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Jul 30, 2015

Graphene kirigami could lead to flexible, nanoscale machines

Posted by in categories: nanotechnology, physics

Cornell physicists found yet another use for graphene.

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Jul 30, 2015

Solar Now Cheaper Than Fossil Fuels for Many Small Businesses

Posted by in categories: energy, sustainability

SolarCity is expanding its services to small and medium-sized businesses. This move allows local businesses to save money with renewable energy. Going solar.

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Jul 30, 2015

Google’s Internet balloons will soon connect all of Sri Lanka with Wi-Fi

Posted by in category: internet

It will be the first country in the world to have universal Internet coverage.


Google has teamed up with the Sri Lankan government to deliver broadband Internet to every region of the island nation, making it the first country in the world to have universal Internet coverage. The initiative is part of Google’s Project Loon, which aims to provide cheap or free Wi-Fi to people in remote rural areas around the world via a fleet of huge helium-filled balloons floating way up in the stratosphere.

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Jul 30, 2015

Dr. Steve Omohundro and the Implications of A.I. in the Future of Industry

Posted by in categories: computing, disruptive technology, robotics/AI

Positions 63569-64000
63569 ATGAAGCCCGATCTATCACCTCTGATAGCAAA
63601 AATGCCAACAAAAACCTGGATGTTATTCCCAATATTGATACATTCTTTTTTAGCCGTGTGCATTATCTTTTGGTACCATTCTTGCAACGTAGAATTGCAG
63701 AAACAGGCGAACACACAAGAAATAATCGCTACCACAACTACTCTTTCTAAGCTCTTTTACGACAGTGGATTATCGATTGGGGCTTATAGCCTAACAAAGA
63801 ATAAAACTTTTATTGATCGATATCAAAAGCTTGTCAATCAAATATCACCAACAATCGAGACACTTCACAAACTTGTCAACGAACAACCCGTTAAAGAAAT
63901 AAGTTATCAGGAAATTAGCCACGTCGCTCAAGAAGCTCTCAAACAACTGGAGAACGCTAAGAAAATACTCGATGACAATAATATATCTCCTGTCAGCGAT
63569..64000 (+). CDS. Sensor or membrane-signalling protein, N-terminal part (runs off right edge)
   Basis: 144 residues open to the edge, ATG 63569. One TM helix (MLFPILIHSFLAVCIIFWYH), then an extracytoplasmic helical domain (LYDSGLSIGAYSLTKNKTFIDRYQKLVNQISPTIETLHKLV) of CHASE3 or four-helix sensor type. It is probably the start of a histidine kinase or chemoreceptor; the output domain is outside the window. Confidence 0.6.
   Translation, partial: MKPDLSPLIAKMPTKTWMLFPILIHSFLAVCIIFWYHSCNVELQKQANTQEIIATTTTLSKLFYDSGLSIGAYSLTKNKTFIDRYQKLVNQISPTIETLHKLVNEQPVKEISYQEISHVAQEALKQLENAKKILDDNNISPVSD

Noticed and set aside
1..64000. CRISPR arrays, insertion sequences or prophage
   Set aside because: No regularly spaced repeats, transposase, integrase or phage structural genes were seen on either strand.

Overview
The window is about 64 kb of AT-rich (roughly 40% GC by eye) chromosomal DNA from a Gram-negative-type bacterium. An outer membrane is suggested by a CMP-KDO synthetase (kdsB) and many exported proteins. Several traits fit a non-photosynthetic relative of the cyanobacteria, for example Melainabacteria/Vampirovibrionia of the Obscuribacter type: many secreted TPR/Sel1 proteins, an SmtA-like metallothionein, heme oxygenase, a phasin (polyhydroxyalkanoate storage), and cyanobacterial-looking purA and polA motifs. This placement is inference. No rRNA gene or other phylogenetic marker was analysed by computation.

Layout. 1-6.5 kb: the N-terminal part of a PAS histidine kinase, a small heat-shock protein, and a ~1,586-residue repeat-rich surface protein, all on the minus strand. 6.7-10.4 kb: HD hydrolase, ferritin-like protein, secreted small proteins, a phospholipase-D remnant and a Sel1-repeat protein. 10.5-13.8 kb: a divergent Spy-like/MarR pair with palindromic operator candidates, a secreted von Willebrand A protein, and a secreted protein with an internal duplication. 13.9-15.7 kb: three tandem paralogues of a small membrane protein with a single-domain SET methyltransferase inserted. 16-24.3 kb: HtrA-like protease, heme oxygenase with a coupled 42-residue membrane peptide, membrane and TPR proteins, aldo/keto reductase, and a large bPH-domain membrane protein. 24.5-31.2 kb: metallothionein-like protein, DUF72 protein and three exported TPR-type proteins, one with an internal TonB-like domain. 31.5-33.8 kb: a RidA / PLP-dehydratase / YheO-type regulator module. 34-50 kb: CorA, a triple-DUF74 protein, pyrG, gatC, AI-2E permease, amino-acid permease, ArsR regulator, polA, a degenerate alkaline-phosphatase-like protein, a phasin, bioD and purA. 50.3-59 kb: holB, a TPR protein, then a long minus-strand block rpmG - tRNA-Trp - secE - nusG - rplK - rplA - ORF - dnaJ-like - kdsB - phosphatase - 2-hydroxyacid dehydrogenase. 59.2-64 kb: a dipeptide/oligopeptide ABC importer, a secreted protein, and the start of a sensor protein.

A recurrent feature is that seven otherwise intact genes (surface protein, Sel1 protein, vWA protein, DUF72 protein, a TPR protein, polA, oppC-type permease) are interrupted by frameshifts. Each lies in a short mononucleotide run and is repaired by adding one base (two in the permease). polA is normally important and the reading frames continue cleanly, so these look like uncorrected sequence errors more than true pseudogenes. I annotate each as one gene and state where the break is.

Concerns about the future of artificial intelligence (AI) have recently gained coverage thanks to pioneers like Hawking, Gates, and Musk, though certainly others have been peering down that rabbit hole for some time. While we certainly need to keep our eyes on the far-reaching, it behooves us to take a closer look at the social issues that are right under our noses.

The question of artificial intelligence transforming industry is not a question of when — it’s already happening — but rather of how automation is creeping in and impacting some of the biggest influencers in the economic sphere i.e. transportation, healthcare, and others, some of which may surprise you.

I recently discussed these near-at-hand social implications and ambiguities with Steve Omohundro, CEO and founder of Possibility Research.

Social Implications of AI

In the words of Mr. Omohundro, we’re “on the verge of major transformation” in myriad ways. Consider near-term economics. McKinsey&Company have estimated that the presence of AI automation could impact the economy by $10 to $25 trillion in the next 10 years. Gartner, an information technology research group, estimates that 1/3 of all jobs will be relegated to the world of AI by 2025.

Continue reading “Dr. Steve Omohundro and the Implications of A.I. in the Future of Industry” »


Jul 29, 2015

Researchers build bacteria’s photosynthetic engine

Posted by in categories: biotech/medical, energy

“Furthermore, the chromatophore project marks a shift in computational biophysics from analyzing the individual cell parts (e.g., a single protein) to analyzing the specialized systems of the cell (e.g., hundreds of proteins working together to carry out an autonomous function). This is a significant step toward the long-term goal of simulating an entire living organism.”


Nearly all life on Earth depends on photosynthesis, the conversion of light energy into chemical energy. Oxygen-producing plants and cyanobacteria perfected this process 2.7 billion years ago. But the first photosynthetic organisms were likely single-celled purple bacteria that began absorbing near-infrared light and converting it to sulfur or sulfates about 3.4 billion years ago.